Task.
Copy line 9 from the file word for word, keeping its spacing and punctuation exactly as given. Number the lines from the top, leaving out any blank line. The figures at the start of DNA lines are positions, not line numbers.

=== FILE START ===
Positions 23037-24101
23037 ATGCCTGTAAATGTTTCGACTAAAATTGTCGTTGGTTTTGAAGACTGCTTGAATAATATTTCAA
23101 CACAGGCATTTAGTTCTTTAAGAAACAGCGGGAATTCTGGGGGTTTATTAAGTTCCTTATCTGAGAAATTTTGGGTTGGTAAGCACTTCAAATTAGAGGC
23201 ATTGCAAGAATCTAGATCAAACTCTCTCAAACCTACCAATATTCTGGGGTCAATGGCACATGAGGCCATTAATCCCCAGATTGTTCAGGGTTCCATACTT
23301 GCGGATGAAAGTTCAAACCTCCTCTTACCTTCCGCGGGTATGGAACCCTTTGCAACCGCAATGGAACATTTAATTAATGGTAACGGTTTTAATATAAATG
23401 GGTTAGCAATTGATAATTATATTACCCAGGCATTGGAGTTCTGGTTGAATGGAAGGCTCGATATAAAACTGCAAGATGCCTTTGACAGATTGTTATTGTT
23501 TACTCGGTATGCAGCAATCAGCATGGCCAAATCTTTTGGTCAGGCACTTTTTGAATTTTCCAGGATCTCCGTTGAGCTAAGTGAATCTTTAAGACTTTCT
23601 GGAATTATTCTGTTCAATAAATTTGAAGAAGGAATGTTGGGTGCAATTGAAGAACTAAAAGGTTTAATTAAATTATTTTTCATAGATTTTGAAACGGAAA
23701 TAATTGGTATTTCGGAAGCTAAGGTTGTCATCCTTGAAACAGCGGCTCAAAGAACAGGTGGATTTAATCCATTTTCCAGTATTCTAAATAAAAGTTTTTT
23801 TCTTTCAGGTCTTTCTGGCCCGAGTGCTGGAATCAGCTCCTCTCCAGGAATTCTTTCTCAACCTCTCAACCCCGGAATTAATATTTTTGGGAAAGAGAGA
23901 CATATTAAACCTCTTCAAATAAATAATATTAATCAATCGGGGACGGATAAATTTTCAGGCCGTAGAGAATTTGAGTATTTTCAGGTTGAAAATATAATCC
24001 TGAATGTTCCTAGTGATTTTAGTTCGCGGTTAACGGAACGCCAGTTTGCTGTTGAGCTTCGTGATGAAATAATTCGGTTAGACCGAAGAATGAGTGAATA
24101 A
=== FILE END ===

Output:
23701 TAATTGGTATTTCGGAAGCTAAGGTTGTCATCCTTGAAACAGCGGCTCAAAGAACAGGTGGATTTAATCCATTTTCCAGTATTCTAAATAAAAGTTTTTT